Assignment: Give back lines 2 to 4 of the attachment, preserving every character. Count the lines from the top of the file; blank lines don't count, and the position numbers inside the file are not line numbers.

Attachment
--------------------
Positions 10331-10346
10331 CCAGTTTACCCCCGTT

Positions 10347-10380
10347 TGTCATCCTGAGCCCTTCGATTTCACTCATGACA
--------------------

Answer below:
10331 CCAGTTTACCCCCGTT

Positions 10347-10380
10347 TGTCATCCTGAGCCCTTCGATTTCACTCATGACA